For the Sept-Oct issue of National Culinary Review, we caught up with the executive chef at the iconic Greenbrier Resort in West Virginia.
Nestled in the heart of the Appalachian mountains and steeped in rich history, the origins of iconic West Virginia resort The Greenbrier date as far back as 1778, with a list of famous former guests that includes at least 27 presidents, not to mention many other important figures from the U.S. and around the world.
Spanning 11,000 acres of land, featuring interiors outfitted with signature Greenbrier green leather upholstery, elegant chandeliers, majestic red painted walls, decorative woodwork, archways, marble pillars, stained glass and ornate fixtures, the resort drips with old-fashioned luxury at every turn. Even the kitchen doesn’t fail to impress, its vast sea of workhorse machines perfectly laid out for European-style execution — ideal environs for a chef looking to make an impact.
Chef Bryan Skelding knows this. It’s no surprise, then, that he jumped at the chance to not only work a summer season at the resort, but also come back years later in 2009 — and stay. For the last seven years, Chef Skelding has helmed the kitchen at The Greenbrier.
The same year Chef Skelding came back, the Justice family of West Virginia (as in Jim Justice, the state’s governor) swooped in to not only buy out the treasured property, but also make major renovations to the grounds and facilities. Today, the resort has 20 restaurants and lounges, a state-of-the-art spa and fitness center, an outdoor golf course and indoor driving range, and 36 retail shops, as well as a brand-new, 100,000-square-foot casino.
A Wisconsin native, Chef Skelding had an urge to travel after graduating from Madison Area Technical College in 1999, and bought a one-way ticket to Hawaii. “Within just a few days, I found a job at the Royal Hawaiian hotel, working with Chef Tom Wong,” he says. One day in Chef Wong’s kitchen, Chef Skelding noticed a plate on the wall covered in signatures. It had been given to Chef Wong after he graduated from the famed apprentice program at The Greenbrier, a place Chef Skelding knew nothing about at the time — a surprise to Chef Wong, to say the very least.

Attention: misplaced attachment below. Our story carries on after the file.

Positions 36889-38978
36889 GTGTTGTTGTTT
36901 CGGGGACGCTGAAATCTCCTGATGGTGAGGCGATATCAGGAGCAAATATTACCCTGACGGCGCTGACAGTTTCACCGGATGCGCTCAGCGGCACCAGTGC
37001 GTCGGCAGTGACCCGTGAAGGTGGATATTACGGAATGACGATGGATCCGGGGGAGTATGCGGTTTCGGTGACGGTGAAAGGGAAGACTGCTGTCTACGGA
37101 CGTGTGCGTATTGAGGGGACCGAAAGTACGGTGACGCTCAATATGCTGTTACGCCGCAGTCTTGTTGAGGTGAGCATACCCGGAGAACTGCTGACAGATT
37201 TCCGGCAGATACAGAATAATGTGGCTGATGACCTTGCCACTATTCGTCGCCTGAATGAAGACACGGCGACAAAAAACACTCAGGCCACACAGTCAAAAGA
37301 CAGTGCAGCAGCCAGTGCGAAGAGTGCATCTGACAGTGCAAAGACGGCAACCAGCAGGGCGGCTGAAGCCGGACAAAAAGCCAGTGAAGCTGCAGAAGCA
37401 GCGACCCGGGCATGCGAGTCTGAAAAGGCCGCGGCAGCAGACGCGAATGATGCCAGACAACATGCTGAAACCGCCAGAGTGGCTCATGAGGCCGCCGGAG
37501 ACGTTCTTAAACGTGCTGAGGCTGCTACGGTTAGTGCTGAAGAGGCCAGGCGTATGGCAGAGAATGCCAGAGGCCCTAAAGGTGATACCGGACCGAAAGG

Later, at Chef Wong’s wedding reception, Chef Skelding met Chef Hartmut Handke, one of the first Certified Master Chefs in the country, who helmed The Greenbrier kitchen from 1986 to 1991. Chef Handke offered Chef Skelding a job at his restaurant, Handke’s Cuisine, in Columbus, Ohio. Chef Skelding returned to the mainland to work under Chef Handke’s tutelage for two years.
It was in 2002, at the young age of 25, that Chef Skelding took a temporary job at The Tavern, then The Greenbrier’s top restaurant, to gain experience working at the resort. When the season ended, Chef Peter Timmins, CMC, offered him a job at Saucier at The Greenbrier, but he turned it down, instead heading out to work at L’Orangerie in West Hollywood.
Chef Wong urged him to rethink the offer, based on a mistake he told Chef Skelding he had made when he was younger: turning down a job at the resort and regretting it later. Chef Skelding heeded the advice, calling up Chef Timmins to take the job as Saucier, which he held for two years. He was later promoted to Sous Chef at Sam Snead’s at the Golf Club, a position he held for about two and a half years.
Then, Chef Rich Rosendale, CMC, former executive chef at The Tavern at The Greenbrier, opened up his own restaurant in Columbus, so Chef Skelding returned to Columbus to work as chef de cuisine of Rosendale’s. Just over two years later, Chef Timmins moved on, opening up The Greenbrier’s executive chef position. Chef Rosendale got the job and took Chef Skelding along for the ride as executive sous chef.
“My wife and I were starting a family at the time, and we knew [the area] was a great place to raise a family, so we went for it,” he says.
This was in May 2009, after Governor Justice bought the property. Chef Skelding knew he wanted to be a part of the team rebuilding the legendary property, the initial expansion of which included opening The Casino Club, Prime 44 West, In-Fusion, a new Draper’s and The Forum.
Then, on June 3, 2013, Chef Rosendale left, and Chef Skelding was offered the executive chef position — an offer he could not refuse.